You’re not alone in this. According to everything I’ve read, twenty percent of the population, or 1 in 5, are highly sensitive people. Perhaps this will give you a new lease on life. I know it has for me.  I’ve written this article using my own experience of how I’ve gotten through it. It’s explained a lot about many of my relationships. This knowledge has given me ‘permission’ to just go ahead and be myself, no matter what.

Sure, I’ll continue to be rejected and bullied by others for being sensitive. Now, I have some tools to deal with that. I’ve spent most of my life wondering ‘what is wrong with me’. But, there’s nothing wrong with me, or you either! We are just highly sensitive people. It’s a personality trait. I’ve always maintained that it’s better to be sensitive than insensitive, anyway.

I wonder… what are your choices going to be for yourself?

Love Lyn

Disclaimer: this is a personal piece, written because I am a highly sensitive person, and I wanted to share my personal findings with others who may find it useful. I am not a trained expert in this field. I only know and share what has worked for me.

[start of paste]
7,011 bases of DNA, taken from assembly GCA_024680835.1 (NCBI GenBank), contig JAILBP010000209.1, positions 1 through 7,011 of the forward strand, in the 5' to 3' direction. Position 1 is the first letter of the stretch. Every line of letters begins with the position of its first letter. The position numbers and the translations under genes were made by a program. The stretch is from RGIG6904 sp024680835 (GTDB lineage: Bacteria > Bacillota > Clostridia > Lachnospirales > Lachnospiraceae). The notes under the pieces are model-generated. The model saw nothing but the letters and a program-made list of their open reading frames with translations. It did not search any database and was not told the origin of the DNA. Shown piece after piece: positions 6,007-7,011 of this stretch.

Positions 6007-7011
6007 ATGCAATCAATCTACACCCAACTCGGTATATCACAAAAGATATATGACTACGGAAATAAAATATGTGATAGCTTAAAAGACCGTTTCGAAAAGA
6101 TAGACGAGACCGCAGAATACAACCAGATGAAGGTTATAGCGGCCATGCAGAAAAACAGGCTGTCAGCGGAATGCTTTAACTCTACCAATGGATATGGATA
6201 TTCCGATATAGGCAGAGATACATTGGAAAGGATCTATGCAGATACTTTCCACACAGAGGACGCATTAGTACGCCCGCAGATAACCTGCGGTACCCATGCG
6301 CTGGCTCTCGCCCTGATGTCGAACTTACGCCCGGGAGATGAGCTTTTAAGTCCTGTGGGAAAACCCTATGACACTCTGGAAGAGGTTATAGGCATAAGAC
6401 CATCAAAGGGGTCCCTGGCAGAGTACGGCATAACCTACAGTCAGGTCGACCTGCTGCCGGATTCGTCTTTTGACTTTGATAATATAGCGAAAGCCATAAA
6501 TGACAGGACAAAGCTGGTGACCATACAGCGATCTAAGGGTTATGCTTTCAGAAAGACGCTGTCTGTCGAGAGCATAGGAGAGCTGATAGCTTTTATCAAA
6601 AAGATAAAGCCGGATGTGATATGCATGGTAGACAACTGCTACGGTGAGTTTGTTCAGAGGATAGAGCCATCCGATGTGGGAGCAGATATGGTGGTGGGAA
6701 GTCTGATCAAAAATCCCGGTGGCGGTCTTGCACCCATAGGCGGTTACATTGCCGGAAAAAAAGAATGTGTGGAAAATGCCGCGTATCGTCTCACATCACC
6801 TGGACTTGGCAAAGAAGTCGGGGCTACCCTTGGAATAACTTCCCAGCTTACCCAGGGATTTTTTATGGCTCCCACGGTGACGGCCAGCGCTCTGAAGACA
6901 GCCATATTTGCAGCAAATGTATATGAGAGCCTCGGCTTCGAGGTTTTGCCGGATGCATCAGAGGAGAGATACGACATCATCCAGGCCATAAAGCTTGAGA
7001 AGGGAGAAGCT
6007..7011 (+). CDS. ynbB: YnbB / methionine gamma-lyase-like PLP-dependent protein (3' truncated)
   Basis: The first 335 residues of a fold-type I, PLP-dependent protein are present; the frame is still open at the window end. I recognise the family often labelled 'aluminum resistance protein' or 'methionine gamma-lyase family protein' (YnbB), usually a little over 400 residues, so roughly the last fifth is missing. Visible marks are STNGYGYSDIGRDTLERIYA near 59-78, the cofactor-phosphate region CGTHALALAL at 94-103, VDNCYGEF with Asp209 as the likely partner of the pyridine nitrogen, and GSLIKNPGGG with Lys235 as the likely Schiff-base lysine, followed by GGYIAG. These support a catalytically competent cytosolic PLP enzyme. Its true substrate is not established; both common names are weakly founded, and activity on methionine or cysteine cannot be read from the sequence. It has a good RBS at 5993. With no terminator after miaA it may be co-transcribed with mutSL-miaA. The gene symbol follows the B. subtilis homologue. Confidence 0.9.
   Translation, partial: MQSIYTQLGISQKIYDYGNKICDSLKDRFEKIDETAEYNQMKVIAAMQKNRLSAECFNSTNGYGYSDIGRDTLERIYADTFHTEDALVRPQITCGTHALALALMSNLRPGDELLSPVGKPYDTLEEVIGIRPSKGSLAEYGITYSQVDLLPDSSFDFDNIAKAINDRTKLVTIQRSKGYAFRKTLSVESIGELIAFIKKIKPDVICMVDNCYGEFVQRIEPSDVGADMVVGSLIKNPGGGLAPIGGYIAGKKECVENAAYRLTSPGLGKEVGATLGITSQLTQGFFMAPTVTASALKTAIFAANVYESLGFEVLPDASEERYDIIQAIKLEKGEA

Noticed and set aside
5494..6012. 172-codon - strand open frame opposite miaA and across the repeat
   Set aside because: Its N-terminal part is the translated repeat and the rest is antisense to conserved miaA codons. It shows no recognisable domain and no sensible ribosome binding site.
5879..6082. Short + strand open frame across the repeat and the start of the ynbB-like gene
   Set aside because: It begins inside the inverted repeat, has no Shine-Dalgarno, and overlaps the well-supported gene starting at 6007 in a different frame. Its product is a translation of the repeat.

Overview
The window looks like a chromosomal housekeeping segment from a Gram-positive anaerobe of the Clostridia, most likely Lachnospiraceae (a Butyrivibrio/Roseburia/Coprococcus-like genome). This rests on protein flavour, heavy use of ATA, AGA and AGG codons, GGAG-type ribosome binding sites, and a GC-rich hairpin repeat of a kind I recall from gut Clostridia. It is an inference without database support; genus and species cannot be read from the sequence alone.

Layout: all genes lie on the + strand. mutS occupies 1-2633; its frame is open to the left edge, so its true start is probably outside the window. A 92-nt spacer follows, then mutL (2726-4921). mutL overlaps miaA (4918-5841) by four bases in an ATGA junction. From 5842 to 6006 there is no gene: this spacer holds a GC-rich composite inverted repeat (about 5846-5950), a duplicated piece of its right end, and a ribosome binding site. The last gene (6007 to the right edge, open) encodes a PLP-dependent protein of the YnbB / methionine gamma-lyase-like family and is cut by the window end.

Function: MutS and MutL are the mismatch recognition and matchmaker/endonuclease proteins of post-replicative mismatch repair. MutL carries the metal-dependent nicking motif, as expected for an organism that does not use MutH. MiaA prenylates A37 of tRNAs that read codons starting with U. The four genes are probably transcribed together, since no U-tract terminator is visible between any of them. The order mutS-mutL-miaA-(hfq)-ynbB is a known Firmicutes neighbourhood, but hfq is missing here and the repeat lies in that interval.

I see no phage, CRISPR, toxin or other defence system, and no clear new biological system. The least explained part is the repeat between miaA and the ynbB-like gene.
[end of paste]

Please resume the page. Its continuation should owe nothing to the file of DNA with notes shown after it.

This HSP idea came to me in a Tiny House newsletter. A woman said she was HSP, and had decided to move into a tiny house and go minimalist in an effort to better control her environment. I wondered what HSP was, so started to research it. There was an article with 21 statements, 20 of which were written just for me. Et voila! Here are the sites I looked at. One site started saying something about being a successful HSPer who had figured out a work around. I wondered what I had come up with over the years to deal with what I was going through. In short order, I had nine points written out. Then I fleshed it out, edited it, and here I am.